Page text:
May 4, 1997 |
Prime Minister Tony Blair completed a Cabinet of Labor Party friends and allies here Saturday on his first full day in office, as the British government smoothly slipped into new leadership after nearly two decades of Conservative Party rule. There were few surprises as the 43-year-old Blair, getting down to work at 10 Downing St., filled the last posts in the 22-member Cabinet.
October 1, 2002 |
An official who already serves as the minister for economics and fiscal policy will take on responsibility for cleaning up Japan's banking sector as Prime Minister Junichiro Koizumi responds to growing international pressure to revive the economy. As part of a Cabinet shakeup Monday, Koizumi fired a top economic advisor who had balked at instituting aggressive financial reform measures. He reappointed a dozen ministers, including most of those holding key posts.
May 23, 1997 |
President Laurent Kabila today announced the partial formation of a government that places most power in his own hands while eliminating the post of prime minister, setting the stage for angry confrontations with opposition supporters. The late-night announcement ended Etienne Tshisekedi's chances of holding the prime minister's job he had demanded. "It's a presidential system," the new information minister, Raphael Genda, said at a news conference.
May 21, 2002 |
Prime Minister Ariel Sharon abruptly fired four of his Cabinet members from the ultra-Orthodox Shas Party Monday night after they helped to narrowly defeat the government's own emergency economic plan in the Israeli parliament. A political storm that threatened to shake the foundations of Sharon's broad-based government erupted when Shas, Israel's third-largest party, voted against the plan to slash about $2.7 billion from the budget, saying it would hurt the poor.
January 30, 2007 |
Israel installed the first Muslim Cabinet minister in its 58-year history, with parliament approving his appointment 59 to 23. The government billed Raleb Majadele's appointment as a step toward equality for Muslim Arabs, Israel's largest minority. But hard-liners said the move was little more than political expediency, and Arab lawmakers dismissed the development, saying the government has little real interest in improving the lot of Israel's Arabs.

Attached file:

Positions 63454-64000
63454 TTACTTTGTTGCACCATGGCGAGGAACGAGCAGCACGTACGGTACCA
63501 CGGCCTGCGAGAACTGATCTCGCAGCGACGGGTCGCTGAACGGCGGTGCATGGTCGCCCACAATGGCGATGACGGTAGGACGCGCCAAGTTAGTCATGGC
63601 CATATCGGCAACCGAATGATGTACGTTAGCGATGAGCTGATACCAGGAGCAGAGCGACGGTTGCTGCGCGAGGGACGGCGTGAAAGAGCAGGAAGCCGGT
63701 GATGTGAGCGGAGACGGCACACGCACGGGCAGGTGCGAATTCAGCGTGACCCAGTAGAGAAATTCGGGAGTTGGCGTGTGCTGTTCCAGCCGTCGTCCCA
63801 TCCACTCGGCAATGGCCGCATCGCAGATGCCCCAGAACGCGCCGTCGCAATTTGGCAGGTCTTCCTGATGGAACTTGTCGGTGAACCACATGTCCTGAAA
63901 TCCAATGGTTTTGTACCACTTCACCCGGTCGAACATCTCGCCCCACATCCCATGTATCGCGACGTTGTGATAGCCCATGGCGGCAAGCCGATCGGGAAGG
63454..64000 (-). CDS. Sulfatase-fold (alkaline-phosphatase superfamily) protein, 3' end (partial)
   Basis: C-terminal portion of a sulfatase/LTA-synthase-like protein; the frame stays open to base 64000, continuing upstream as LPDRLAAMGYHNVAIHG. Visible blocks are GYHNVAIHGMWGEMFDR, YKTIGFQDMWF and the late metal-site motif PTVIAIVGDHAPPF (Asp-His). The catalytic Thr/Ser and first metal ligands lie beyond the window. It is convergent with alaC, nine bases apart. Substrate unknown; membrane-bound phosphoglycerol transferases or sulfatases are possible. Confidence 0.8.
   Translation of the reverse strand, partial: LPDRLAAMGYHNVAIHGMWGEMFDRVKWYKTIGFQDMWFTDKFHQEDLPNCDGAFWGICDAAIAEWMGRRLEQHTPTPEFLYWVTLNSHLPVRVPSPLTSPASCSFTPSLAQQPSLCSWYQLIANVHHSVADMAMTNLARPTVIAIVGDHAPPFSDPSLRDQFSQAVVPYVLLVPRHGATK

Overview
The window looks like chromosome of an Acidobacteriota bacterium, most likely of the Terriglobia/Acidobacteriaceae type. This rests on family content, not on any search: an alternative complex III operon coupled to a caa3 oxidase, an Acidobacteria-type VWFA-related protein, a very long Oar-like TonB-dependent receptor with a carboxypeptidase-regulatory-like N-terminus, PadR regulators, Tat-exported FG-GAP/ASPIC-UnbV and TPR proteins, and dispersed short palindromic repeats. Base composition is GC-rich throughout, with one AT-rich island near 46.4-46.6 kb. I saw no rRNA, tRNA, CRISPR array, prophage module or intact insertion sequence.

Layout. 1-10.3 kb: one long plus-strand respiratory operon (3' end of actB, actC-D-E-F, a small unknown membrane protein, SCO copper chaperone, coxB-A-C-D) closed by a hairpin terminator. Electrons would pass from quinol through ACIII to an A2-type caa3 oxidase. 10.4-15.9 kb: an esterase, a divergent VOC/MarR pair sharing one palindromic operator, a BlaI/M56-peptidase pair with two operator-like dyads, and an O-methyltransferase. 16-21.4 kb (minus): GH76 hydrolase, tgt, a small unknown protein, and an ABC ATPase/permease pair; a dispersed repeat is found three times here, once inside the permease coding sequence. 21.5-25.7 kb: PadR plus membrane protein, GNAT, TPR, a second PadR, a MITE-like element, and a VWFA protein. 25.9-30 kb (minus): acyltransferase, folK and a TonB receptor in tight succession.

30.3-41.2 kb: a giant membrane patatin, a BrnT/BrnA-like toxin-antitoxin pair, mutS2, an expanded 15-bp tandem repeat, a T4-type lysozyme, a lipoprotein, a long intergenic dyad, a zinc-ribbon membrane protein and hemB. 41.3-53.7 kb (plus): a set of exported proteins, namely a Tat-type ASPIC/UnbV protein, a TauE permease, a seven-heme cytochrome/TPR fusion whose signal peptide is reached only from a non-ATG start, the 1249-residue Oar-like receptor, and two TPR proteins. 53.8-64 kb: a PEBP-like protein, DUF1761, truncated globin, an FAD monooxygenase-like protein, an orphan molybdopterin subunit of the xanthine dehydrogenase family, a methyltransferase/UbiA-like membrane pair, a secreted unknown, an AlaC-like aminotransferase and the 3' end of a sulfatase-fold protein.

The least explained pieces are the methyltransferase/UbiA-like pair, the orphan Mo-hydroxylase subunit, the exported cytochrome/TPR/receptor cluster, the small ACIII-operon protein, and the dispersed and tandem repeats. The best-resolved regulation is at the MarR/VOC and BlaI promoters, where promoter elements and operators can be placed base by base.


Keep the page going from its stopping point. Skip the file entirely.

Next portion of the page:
October 28, 1998 |
Prime Minister Tony Blair's government suffered a major blow when Welsh Secretary Ron Davies suddenly resigned after an incident in a London park that left the nation guessing exactly what had happened. Davies said he had embarrassed the government by becoming the innocent victim of a crime when he was attacked and robbed by a man whom he befriended while out for a late-night walk. Blair's spokesman said Davies had "denied that this was anything to do with any sort of sexual encounter."
December 31, 2007 |
Former communist rebels rejoined Nepal's government, ending a political crisis that began when the ex-guerrillas walked out of a ruling coalition three months ago. Five ex-rebels were appointed ministers by Prime Minister Girija Prasad Koirala as part of an agreement to end the crisis, Chief Secretary Bhojraj Ghimire said. The five are to take an oath of office today.
January 3, 1998 |
The Cabinet minister responsible for law enforcement was identified as the father of a teenager who allegedly sold hashish to a newspaper reporter. "My son went voluntarily with me to the police. He did not and should not expect any favors from the legal process," Home Secretary Jack Straw said, after a judge lifted an order barring newspapers from identifying the suspect, 17-year-old William Straw. The elder Straw, who serves a role similar to that of the U.S.
September 8, 1986 |
Japan's outspoken education minister was dismissed today after his remarks on Tokyo's 1910 annexation of Korea sparked a diplomatic dispute with Seoul, the government announced. Masayuki Fujio had been in office for 49 days, which were marked by a series of controversial statements. Prime Minister Yasuhiro Nakasone decided to expel Fujio from the cabinet after the minister refused to step down voluntarily, Chief Cabinet Secretary Masaharu Gotoda said.
May 15, 2011 |
Iranian President Mahmoud Ahmadinejad escalated an unusually public confrontation within the country's leadership Saturday by firing three Cabinet ministers, defying Supreme Leader Ali Khamenei and his loyalists, who had warned him the move would be unconstitutional. Ahmadinejad accepted the resignation of the ministers of oil, welfare, and mines and industries as part of a plan to reshape the government by eventually merging eight of the country's ministries into four, according to the semi-official Fars News Agency and letters posted to his own website.